The 4 Most Common Health Mistakes Dog Owners Make | Dogalize
Despite we love our pets as if they were our children, there are some health issues - very easy to prevent - dog owners tend to ignore. Dr. Katie Kanga, founder of The Pet Wellness Academy, of the 4 most common health mistakes:
1) Dental Health: ignoring dental health is definitely the most common mistake. Roughly 85% of dogs will develop dental disease in their lifetime, which can be debilitating, even deadly as bacteria in the gums gets into the bloodstream. “Oral health is more than just gum disease,” Dr. Kangas explains. “Regular dental exams will reveal other significant oral health problems such as fractured teeth, oral cancer, and tooth decay. These are best treated when addressed as early as possible.” Sometimes, brushing isn’t enough to prevent dental disease and your dog may need a dental cleaning, which requires anesthesia. Ask your vet.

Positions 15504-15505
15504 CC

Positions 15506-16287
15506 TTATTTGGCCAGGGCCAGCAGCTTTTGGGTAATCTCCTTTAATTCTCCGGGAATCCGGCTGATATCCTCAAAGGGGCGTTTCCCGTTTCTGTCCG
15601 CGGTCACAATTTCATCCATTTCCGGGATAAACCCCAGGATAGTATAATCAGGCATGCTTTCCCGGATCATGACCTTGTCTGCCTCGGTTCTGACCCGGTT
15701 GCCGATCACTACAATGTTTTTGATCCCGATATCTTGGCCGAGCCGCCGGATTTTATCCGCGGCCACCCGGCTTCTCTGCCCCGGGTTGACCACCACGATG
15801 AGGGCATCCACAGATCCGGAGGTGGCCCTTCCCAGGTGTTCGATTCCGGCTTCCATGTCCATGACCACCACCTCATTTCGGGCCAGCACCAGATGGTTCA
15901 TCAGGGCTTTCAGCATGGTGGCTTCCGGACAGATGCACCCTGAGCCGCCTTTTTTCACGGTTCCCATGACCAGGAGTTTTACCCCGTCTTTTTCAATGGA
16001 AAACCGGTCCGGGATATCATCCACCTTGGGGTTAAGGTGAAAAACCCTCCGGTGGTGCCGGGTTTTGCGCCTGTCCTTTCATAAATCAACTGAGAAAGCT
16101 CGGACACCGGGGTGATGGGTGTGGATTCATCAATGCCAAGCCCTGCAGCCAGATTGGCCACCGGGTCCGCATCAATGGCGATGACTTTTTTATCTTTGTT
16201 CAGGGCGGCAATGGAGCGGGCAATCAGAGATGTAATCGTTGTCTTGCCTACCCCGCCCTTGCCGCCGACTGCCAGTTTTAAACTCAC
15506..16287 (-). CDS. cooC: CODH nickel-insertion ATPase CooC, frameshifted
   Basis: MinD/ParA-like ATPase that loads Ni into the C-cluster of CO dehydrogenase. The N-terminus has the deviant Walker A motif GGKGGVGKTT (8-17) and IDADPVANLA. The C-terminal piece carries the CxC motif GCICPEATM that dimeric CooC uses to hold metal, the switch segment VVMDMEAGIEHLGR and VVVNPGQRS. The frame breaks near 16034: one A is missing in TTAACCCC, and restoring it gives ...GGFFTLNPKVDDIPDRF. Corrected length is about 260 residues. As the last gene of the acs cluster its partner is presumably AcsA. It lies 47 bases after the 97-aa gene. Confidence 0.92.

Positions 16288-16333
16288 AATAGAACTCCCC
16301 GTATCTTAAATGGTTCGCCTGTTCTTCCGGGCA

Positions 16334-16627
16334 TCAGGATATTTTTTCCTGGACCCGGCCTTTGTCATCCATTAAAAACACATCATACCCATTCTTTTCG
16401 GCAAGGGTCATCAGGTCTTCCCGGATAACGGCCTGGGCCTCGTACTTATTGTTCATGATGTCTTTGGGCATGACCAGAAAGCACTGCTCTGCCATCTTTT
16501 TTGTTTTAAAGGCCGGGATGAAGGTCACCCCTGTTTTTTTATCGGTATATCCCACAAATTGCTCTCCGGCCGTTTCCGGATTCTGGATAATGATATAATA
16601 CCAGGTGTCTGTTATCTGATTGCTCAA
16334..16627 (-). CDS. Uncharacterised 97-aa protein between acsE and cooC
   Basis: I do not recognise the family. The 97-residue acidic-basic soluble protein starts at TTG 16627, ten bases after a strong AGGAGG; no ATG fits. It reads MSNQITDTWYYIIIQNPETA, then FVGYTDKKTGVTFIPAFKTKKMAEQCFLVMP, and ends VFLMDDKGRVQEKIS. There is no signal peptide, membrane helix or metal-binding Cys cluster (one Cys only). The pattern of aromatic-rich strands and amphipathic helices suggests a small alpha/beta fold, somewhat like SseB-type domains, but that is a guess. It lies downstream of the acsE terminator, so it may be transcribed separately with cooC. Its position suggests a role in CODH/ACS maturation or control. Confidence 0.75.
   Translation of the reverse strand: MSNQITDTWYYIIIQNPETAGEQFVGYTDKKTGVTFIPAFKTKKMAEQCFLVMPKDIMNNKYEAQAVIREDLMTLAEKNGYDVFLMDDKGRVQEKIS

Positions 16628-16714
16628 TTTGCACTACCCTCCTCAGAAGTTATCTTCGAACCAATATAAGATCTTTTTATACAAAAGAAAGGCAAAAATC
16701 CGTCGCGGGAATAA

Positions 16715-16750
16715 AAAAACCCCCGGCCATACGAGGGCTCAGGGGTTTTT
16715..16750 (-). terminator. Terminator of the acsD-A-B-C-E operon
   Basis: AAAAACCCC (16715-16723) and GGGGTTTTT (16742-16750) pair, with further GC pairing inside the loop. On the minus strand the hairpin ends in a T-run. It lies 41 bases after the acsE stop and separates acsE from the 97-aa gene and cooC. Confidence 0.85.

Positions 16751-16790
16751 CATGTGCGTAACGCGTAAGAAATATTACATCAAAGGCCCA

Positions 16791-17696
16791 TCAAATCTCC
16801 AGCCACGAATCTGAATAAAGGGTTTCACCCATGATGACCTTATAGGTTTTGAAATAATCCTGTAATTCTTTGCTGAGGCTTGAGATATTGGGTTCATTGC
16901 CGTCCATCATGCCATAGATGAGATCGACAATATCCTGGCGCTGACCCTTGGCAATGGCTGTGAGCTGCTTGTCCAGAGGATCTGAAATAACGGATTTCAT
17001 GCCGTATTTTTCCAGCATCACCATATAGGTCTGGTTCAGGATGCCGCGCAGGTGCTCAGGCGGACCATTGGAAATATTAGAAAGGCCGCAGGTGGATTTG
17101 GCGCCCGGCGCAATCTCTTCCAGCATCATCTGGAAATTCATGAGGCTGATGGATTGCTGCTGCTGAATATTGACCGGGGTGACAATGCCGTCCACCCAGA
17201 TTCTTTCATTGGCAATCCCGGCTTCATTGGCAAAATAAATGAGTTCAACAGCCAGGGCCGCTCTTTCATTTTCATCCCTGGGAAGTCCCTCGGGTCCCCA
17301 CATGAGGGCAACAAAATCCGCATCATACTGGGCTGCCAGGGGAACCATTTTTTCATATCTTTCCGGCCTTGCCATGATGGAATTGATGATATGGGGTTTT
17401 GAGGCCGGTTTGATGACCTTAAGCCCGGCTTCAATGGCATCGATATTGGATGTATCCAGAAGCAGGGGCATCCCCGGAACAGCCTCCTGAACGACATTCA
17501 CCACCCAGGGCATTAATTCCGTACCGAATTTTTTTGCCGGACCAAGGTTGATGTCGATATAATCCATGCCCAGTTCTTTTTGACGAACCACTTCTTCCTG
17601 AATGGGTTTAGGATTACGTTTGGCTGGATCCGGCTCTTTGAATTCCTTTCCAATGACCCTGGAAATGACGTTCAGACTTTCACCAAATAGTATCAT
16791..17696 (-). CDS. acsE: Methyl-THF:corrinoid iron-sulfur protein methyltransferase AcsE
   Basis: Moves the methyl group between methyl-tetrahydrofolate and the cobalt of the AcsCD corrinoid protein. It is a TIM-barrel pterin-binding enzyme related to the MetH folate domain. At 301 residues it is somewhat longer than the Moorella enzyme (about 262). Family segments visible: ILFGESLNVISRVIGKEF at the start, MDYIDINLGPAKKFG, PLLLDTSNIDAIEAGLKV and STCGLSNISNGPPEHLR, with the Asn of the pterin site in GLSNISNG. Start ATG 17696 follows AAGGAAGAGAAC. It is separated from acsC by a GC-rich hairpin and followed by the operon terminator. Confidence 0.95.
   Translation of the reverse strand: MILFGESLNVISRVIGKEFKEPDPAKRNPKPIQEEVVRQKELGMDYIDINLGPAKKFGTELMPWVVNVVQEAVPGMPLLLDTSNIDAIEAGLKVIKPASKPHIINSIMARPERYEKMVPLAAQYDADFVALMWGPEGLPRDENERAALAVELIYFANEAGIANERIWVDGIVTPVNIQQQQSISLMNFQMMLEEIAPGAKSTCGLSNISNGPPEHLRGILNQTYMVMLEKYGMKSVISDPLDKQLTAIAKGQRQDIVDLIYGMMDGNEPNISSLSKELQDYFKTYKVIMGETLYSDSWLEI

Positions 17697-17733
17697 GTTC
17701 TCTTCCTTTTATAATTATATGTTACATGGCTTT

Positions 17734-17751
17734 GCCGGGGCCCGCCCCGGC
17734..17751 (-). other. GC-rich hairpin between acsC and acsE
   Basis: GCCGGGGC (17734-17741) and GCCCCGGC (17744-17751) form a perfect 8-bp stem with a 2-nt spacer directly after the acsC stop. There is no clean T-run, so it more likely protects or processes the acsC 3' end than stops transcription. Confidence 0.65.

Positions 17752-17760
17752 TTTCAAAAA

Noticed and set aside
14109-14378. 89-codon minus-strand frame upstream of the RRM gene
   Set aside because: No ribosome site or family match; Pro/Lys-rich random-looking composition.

2) Fleas: fleas are extremely easy to prevent - as easy as giving your dog a chewy tablet or squirting liquid on his scruff - yet many pet parents opt to skip this important treatment. If you’re worried about the chemicals in flea medication, Dr. Kangas offers alternative treatments. “If people are trying to avoid putting chemicals on their pet, I recommend essential-oil based products are the first line of defense,” Dr. Kangas says. “If we need to balance that with some level of flea control, I recommend the Comfortis product.”
3) Grooming: proper grooming is essential to keep your dog healthy, but too many times dog owners forget about it. Dr. Kangas recommends bathing your dog once or twice month, depending on how dirty your dog gets and if they have skin issues. Don’t worry about over-bathing your pet. If you have an itchy or allergic dog, it’s best to bathe them weekly with a medicated shampoo. Nail trimming is another very important grooming procedure that’s often overlooked. If grooming needs are neglected, this can lead to eye, ear and skin infections.
4) Quality Food: a well-balanced quality diet is foundamental for the health of our furry friends. “Some people may think that’s a far-fetched claim, but with my experience seeing what just changing a diet can do for a patient, I say absolutely it can save lives,” Dr. Kangas says. “Nutrition does make a huge difference for health.”
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